After Kafka, who is certainly one of the most well-known German writers but not especially famous for his fable about the mouse and the cat, let’s today move on to Gotthold Ephraim Lessing.As one of the most important figures of Enlightenment in Germany and of German literature in general, Lessing was very productive in a number of genres. The fable being one of the most prominent ones. He translated many of the classical fables by Aesop, he created his own and he also wrote a very distinct normative theory of the genre.
And he wasn’t the only one, of course, who was so into this genre. Fables – so the intellectuals figured – were a great medium to enlighten the masses. Most people back then couldn’t read but, of course, everybody was familiar with folklore. So fables were a medium people were used to and their “Moral von der Geschicht'” (the fable’s moral) was so clear-cut, nobody could misunderstand it. Fables thusly combined entertainment with guaranteed teaching success, or so the idea.
Looking back, there are obviously a number of problems with this brilliant idea. Not the least was that authors like Lessing did write their fables down so it’s anybody’s guess how they were supposed to find their way to the illiterate people… But enough of the theory, let’s see this in practise.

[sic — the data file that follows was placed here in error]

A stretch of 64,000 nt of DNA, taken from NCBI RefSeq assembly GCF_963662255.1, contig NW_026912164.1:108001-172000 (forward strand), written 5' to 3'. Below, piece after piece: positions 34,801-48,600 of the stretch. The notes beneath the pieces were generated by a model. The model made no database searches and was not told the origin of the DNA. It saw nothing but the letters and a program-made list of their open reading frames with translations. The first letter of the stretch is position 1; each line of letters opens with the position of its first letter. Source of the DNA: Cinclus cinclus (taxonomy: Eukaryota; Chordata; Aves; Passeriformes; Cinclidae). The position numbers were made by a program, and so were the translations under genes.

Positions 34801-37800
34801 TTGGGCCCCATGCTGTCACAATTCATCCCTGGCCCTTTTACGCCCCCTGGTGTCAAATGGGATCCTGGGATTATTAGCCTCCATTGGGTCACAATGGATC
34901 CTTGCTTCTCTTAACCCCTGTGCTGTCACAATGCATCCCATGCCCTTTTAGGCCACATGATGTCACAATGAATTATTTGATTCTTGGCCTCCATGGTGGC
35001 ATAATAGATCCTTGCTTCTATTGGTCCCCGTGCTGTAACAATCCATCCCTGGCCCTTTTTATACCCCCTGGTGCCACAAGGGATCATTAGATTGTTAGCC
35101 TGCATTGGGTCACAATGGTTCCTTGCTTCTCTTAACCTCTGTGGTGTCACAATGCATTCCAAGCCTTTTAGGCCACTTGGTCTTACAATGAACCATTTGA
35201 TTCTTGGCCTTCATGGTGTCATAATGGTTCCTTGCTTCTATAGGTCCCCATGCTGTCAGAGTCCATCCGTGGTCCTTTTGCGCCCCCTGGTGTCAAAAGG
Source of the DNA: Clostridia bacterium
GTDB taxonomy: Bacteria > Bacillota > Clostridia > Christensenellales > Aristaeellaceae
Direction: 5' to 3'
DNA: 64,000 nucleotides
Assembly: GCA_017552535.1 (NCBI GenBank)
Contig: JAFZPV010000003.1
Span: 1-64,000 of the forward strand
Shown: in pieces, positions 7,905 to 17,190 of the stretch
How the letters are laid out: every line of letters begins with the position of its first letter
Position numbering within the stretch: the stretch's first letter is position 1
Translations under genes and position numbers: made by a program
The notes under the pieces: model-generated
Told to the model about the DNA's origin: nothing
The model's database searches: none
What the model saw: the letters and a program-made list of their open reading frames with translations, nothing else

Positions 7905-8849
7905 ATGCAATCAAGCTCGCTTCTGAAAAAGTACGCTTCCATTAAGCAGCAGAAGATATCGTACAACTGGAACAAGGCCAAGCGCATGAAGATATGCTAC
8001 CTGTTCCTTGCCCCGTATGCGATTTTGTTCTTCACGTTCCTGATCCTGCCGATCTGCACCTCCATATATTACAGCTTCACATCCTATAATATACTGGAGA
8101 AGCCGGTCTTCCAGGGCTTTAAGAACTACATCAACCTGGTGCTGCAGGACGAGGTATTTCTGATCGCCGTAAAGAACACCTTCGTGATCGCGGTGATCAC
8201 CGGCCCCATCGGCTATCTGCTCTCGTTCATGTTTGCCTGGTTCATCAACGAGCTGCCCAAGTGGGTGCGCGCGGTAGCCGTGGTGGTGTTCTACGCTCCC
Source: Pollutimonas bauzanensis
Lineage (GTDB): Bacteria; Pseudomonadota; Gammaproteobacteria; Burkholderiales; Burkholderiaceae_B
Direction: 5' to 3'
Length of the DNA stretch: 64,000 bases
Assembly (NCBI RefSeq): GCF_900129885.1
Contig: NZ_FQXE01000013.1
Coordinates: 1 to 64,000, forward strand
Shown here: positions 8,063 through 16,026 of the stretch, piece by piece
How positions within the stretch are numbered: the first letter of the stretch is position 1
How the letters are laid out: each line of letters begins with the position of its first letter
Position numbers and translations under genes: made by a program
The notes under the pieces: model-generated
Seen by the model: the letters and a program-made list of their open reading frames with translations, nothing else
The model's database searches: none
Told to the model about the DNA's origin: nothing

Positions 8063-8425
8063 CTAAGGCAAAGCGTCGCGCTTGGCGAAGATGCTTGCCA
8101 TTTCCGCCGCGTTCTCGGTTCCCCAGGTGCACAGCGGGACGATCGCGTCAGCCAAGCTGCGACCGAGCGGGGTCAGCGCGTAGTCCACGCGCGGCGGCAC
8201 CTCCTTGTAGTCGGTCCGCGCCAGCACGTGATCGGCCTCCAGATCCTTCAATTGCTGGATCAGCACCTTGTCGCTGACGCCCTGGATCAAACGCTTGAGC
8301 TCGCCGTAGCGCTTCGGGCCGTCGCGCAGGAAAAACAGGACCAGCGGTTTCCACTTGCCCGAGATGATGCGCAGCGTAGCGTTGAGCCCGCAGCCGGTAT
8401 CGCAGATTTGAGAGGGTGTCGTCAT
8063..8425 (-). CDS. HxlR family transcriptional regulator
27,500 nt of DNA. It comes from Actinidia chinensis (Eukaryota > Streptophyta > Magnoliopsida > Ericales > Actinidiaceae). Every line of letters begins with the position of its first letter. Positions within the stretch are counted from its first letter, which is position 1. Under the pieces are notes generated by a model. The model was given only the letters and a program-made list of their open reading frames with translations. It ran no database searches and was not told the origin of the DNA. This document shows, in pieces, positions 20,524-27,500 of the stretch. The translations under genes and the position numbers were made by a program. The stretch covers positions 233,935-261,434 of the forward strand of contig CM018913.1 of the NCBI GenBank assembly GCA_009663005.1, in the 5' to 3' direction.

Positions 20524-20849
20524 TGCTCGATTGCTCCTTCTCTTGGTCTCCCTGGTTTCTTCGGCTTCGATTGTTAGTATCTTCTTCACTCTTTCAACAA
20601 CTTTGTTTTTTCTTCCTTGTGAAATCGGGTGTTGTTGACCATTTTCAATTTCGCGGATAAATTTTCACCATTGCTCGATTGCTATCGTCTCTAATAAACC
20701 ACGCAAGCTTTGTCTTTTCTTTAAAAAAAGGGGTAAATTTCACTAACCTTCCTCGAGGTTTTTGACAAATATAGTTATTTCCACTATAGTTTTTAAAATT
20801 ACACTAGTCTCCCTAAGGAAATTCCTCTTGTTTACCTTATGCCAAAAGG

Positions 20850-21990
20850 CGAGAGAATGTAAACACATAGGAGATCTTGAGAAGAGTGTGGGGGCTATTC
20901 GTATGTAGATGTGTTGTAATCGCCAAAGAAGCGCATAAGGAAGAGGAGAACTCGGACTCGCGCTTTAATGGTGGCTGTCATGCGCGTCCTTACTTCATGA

The Furies (Die Furien)
(by Gotthold Ephraim Lessing)
“My furies are getting old and dull”, said Pluto to the messenger of the Gods. “I need fresh ones. Therefore, Mercury, go and seek me three capable wenches above the earth.” Mercury did as he was told.
Shortly thereafter, Juno said to her servant: “Iris, do you believe that there are but two or three perfectly strict, chaste maids amongst the mortals? But perfectly chaste! Do you understand? So that we may sneer at Cythera*, who prides herself on having seized the whole of the female sex. Go and find them.” Iris did as she was told.
And Iris searched in every corner of the earth. But alas – to no avail. She came back alone and Juno called to her: “Is it possible? Oh, chastity! Oh, virtue!”
“Goddess,” said Iris, “I could have brought you three maids who would have been perfectly strict and chaste, who – all three of them – had never smiled at a man and who had all smothered the tiniest spark of love in their hearts. Alas, I was too late.”
“Too late?” asked Juno. “Why?”
“Mercury had just taken them to Pluto.”
“To Pluto? And what does Pluto want with these virtuous maids?”
“To make them his furies.”
It’s typical for Lessing to not spell out the moral yet for it to be still crystal-clear but – what do you think of this? An example for the horrors of male chauvinism? A fascinating piece of culturally charged literature? Discuss!
* Cythera is another name for Aphrodite – in case you, too, were wondering.